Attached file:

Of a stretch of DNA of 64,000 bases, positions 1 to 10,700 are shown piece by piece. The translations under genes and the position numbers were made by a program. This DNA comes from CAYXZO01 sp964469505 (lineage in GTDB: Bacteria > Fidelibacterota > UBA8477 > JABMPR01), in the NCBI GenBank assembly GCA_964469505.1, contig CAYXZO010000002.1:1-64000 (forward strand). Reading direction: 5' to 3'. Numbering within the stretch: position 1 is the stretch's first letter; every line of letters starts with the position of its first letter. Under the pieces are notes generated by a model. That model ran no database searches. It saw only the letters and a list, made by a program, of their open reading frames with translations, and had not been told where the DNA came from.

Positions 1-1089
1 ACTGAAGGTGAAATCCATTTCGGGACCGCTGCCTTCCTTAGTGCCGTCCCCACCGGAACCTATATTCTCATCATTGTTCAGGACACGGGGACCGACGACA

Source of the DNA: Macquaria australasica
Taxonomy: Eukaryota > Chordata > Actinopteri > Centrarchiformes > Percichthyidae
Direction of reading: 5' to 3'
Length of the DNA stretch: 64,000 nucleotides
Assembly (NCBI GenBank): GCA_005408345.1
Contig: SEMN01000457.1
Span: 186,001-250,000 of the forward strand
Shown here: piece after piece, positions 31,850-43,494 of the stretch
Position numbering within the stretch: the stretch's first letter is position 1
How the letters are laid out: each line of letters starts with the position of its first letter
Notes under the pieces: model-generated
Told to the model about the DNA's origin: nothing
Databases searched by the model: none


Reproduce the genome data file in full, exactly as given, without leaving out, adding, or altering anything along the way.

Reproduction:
Of a stretch of DNA of 64,000 bases, positions 1 to 10,700 are shown piece by piece. The translations under genes and the position numbers were made by a program. This DNA comes from CAYXZO01 sp964469505 (lineage in GTDB: Bacteria > Fidelibacterota > UBA8477 > JABMPR01), in the NCBI GenBank assembly GCA_964469505.1, contig CAYXZO010000002.1:1-64000 (forward strand). Reading direction: 5' to 3'. Numbering within the stretch: position 1 is the stretch's first letter; every line of letters starts with the position of its first letter. Under the pieces are notes generated by a model. That model ran no database searches. It saw only the letters and a list, made by a program, of their open reading frames with translations, and had not been told where the DNA came from.

Positions 1-1089
1 ACTGAAGGTGAAATCCATTTCGGGACCGCTGCCTTCCTTAGTGCCGTCCCCACCGGAACCTATATTCTCATCATTGTTCAGGACACGGGGACCGACGACA

Source of the DNA: Macquaria australasica
Taxonomy: Eukaryota > Chordata > Actinopteri > Centrarchiformes > Percichthyidae
Direction of reading: 5' to 3'
Length of the DNA stretch: 64,000 nucleotides
Assembly (NCBI GenBank): GCA_005408345.1
Contig: SEMN01000457.1
Span: 186,001-250,000 of the forward strand
Shown here: piece after piece, positions 31,850-43,494 of the stretch
Position numbering within the stretch: the stretch's first letter is position 1
How the letters are laid out: each line of letters starts with the position of its first letter
Notes under the pieces: model-generated
Told to the model about the DNA's origin: nothing
Databases searched by the model: none